The controversial issue drew about 75 local residents -- many of whom loudly expressed their opposition to the NID, as they did at last month's meeting -- to the Brashear Center meeting room on March 13.
In a NID, property owners agree to a self-imposed annual fee for services which supplement those provided by the city, such as a security team and street cleaning.
Supporters view it as a means to secure quality-of-life services in light of the neighborhood's prolific number of drinking establishments.
Opponents call it double taxation and, as alcohol-fueled problems are caused by bar patrons, have frequently called for a tax on those patrons.
If there is a consensus among all forum organizations to proceed, the plan would next go to city council.
No vote was taken at the meeting.
Stating there is a lot of misinformation about the voting process, neighborhood outreach coordinator Susie Puskar introduced attorney Gavin Robb, who represents the NID steering committee, to explain the process.
Mr. Robb said the process is governed by state law.
If a NID plan is submitted to city council, council must pass a resolution to allow the process to begin.
At that time, the city clerk would send every property owner and leasee in the NID district a map, the plan, and other documents. Included in the mailing would be a notice of the first public hearing.
At that public hearing, the public may attend and speak before council.
Council could amend the NID plan if they choose after hearing community input. Council also has the option at that time to end the process.
If and when a final NID plan is approved by council, it would be sent to every property owner (but not leasse) in the NID district.
Another public hearing would follow.
Then, all property owners in the NID district would receive a ballot.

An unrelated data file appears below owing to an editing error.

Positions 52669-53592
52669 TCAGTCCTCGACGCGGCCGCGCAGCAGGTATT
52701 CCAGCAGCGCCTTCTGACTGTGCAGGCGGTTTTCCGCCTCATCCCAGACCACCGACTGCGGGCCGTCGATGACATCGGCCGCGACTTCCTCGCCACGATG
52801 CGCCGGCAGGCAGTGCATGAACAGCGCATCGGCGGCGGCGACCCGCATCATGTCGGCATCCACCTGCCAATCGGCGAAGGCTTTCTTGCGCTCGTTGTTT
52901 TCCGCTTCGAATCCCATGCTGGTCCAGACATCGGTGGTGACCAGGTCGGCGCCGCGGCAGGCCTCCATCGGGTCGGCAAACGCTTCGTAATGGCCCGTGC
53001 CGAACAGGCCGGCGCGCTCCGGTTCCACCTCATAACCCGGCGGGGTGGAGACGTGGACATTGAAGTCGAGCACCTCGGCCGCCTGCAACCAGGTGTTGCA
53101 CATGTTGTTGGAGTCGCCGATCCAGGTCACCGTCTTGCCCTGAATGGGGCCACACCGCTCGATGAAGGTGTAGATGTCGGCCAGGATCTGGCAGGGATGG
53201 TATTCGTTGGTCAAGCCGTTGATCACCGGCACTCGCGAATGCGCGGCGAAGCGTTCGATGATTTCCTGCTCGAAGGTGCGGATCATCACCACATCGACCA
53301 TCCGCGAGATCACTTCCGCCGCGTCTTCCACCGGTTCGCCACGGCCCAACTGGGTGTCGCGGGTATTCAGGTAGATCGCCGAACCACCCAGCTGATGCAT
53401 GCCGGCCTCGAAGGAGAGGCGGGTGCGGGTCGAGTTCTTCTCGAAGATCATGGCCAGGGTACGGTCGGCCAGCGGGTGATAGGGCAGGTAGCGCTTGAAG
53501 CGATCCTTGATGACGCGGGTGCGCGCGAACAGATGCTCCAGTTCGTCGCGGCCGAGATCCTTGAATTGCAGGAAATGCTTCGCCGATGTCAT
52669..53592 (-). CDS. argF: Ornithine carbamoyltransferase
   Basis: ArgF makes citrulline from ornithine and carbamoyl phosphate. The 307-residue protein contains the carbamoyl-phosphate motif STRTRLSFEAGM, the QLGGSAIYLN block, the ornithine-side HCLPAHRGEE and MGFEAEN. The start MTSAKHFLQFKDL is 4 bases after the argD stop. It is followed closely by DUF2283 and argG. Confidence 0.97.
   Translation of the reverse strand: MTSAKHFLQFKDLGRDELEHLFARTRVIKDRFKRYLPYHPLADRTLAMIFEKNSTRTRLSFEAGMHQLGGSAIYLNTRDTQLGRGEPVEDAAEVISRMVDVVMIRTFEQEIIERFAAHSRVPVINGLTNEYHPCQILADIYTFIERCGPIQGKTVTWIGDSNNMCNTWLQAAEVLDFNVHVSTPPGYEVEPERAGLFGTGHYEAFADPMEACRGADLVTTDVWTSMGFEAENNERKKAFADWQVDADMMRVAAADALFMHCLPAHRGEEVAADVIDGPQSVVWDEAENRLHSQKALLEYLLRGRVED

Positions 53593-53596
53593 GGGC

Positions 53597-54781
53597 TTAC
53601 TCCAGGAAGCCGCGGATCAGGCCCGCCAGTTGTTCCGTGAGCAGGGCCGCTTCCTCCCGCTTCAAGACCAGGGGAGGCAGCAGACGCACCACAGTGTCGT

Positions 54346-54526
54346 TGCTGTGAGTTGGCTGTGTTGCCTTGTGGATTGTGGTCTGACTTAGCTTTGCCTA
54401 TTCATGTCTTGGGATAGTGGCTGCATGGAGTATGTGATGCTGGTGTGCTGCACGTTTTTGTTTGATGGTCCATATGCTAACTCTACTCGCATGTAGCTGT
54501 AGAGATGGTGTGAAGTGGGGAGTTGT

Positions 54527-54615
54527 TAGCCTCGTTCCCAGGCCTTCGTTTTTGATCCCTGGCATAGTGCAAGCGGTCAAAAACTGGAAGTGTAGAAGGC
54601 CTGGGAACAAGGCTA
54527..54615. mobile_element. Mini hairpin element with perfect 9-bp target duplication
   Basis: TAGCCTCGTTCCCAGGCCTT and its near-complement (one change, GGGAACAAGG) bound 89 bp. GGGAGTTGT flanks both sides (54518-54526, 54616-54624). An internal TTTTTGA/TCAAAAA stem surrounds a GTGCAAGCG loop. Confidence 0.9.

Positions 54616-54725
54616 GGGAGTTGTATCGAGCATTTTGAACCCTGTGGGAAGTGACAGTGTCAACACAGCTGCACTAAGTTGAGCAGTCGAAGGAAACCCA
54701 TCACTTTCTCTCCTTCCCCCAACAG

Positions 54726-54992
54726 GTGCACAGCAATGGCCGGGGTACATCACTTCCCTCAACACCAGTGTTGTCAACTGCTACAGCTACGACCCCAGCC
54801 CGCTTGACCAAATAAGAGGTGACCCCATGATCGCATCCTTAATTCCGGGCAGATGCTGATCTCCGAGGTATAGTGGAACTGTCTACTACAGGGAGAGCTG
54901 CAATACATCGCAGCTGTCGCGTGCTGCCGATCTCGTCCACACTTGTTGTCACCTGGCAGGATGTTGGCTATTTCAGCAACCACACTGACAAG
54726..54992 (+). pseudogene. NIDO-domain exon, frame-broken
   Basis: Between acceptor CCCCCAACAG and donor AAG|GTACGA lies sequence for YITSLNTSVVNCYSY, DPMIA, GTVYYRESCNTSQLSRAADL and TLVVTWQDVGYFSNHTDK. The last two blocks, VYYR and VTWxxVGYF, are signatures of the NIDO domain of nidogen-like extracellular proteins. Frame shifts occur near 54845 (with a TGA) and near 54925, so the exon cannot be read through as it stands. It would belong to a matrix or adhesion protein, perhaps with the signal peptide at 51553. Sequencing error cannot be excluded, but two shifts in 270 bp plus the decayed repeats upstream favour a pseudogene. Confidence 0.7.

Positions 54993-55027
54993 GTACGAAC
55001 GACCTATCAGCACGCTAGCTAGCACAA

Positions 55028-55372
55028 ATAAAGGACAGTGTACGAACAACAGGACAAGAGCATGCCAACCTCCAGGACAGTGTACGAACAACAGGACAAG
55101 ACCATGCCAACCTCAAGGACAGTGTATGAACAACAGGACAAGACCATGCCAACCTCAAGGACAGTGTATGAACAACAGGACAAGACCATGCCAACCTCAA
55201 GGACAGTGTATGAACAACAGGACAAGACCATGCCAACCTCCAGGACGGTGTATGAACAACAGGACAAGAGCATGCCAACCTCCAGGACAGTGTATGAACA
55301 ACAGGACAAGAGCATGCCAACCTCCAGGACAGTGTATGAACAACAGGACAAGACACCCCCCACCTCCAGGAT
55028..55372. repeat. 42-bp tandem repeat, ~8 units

According to the state law, property owners must register their disapproval within 45 days by filing written objections.
If less than 40 percent of all property owners disapprove, the NID can be formed if city council approves.
If a property owner does not return a ballot, it is considered a yes vote -- a state law which has particularly angered many residents at prior NID meetings.
Mr. Robb said city council has passed nothing, nor scheduled any public hearings at this point.
To a question on how a proposed NID for Mt. Washington was stopped before it ever went to city council, Mr. Robb said the group in charge must have decided not to proceed.
To a question on whether the planning forum could squash the NID, Mr. Robb said yes.
Forum chair Hugh Brannan said the forum's five organizations -- Brashear Association, South Side Chamber of Commerce, South Side Community Council, Side Side Local Development Company, and South Side Slopes Neighborhood Association -- have been meeting for 20 years.
There must be consensus among all organizations to proceed on any action that comes before the forum.
"The plan is currently being reexamined by the steering committee," he said of the NID.
"Your concerns have been heard," he said.
Under the plan, seniors and disabled low income people who qualify for Allegheny County's property tax rebate program (Act 77) will be exempted from NID fees.
The annual fees per $10,000 of assessed property value are: $20 for those who qualify for the homestead exemption; $30 for the owner of a residential non-homestead, or rental; $40 for business owners off East Carson St.; and $50 for commercial property owners on East Carson St. from 10th to 25th streets. Caps are set for most categories.
The fees are expected to raise $1 million annually.
Attendee Michelle Berard said she and other residents have obtained the 40 percent of signatures that would be required to defeat the NID.
"We can defeat this on its face," she said.
She said she and other residents are asking the planning forum to recognize their opposition and vote no.
If it goes to city council, she said, "this community will defeat you."
An attendee who said he is in the "bar business," suggested a $4 cover charge at all bars: $2 would go to the bar for security and other services, and $2 to the community for cleaning streets, etc.
He also suggested working with the Liquor Control Board (LCB) to vary the times the bars close so all patrons don't hit the streets at the same time, and doubling the street light output on Carson St.
If all the above are done, he said, there would no longer be angry residents at these meetings.
More information on the proposed South Side NID can be found at the website: www.ssimprovementdistrict.com.
The next forum meeting will be on April 10.